In 2009, at the start of the global economic crisis, there was a decrease of 4.4 percent in the number of employees who had workers’ compensation coverage.
According to a National Academy of Social Insurance report, this drop was the largest in twenty years. The result was that the cost to employers for providing the benefits decreased by 7.6 percent, reaching $73.9 billion that year; which is the most recent year with complete data. This drop closely mirrors the overall decline in employment in the country.
According to the chair of the panel which oversaw the report, John F. Burton, Jr., “when the Great Recession hit, employers paid less in workers’ compensation costs because there were fewer workers to cover.”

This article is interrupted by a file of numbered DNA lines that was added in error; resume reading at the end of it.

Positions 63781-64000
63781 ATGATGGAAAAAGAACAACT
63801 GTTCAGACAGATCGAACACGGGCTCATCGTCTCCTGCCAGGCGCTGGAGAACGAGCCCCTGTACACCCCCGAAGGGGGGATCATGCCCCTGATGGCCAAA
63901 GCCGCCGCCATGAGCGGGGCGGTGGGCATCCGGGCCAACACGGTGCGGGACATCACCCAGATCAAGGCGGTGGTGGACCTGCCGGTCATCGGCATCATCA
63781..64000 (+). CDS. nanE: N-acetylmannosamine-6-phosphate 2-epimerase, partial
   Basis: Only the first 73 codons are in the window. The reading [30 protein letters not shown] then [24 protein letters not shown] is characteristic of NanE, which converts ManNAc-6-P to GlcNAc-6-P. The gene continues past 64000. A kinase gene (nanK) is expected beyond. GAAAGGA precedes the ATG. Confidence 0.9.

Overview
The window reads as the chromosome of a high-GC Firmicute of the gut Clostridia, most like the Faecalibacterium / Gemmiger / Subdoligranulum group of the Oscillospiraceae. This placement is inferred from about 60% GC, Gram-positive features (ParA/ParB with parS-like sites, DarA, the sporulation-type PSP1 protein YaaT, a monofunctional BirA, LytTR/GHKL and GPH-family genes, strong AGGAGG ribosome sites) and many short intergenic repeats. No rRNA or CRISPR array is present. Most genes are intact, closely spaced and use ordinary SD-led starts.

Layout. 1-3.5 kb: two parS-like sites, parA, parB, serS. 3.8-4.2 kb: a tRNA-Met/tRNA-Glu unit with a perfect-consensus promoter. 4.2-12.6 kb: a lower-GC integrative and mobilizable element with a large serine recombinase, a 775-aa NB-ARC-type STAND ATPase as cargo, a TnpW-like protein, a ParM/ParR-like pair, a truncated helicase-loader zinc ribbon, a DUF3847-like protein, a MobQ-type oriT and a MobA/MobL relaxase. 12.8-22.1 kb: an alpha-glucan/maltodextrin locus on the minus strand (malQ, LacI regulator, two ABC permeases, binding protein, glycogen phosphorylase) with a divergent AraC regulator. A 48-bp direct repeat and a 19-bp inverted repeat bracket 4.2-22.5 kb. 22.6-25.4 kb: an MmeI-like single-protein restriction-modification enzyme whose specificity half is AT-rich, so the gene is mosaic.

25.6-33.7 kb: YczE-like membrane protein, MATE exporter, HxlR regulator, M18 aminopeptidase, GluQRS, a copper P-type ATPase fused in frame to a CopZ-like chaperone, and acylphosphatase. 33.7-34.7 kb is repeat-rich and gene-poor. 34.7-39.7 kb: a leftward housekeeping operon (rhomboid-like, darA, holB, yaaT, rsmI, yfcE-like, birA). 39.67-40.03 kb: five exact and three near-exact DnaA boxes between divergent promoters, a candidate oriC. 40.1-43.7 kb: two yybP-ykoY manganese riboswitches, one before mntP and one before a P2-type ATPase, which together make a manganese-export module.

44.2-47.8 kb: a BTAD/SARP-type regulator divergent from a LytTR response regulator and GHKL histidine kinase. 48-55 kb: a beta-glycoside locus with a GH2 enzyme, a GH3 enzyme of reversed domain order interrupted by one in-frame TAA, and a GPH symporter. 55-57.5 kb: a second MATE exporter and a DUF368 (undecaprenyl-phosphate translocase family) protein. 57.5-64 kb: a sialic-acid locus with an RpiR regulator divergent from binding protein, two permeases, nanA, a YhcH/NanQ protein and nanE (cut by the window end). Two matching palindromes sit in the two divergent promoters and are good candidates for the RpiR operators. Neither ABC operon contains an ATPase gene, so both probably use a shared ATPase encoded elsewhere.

He explained that while the decrease in the cost to employers is the most significant in twenty years, there was actually an overall increase of 0.4 percent in benefits, reaching $58.3 billion, which partially reflects those provided in that year to workers who had been injured in earlier years.
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In 2009, the total number of injured workers rose within the District of Columbia and 23 states, while they fell in 27 states, when compared to the statistics from 2008. Medical care payments also fell for the first time in ten years, reaching $28.9 billion after dropping by 1.1 percent. Health care does continue to make up about 50 percent of all benefits provided through workers’ compensation.
In 2009, the total amount paid by employers for workers’ compensation was $73.9 billion, across the country. This was the equivalent of $1.30 per $100 of payroll, which is the smallest it has been in three decades.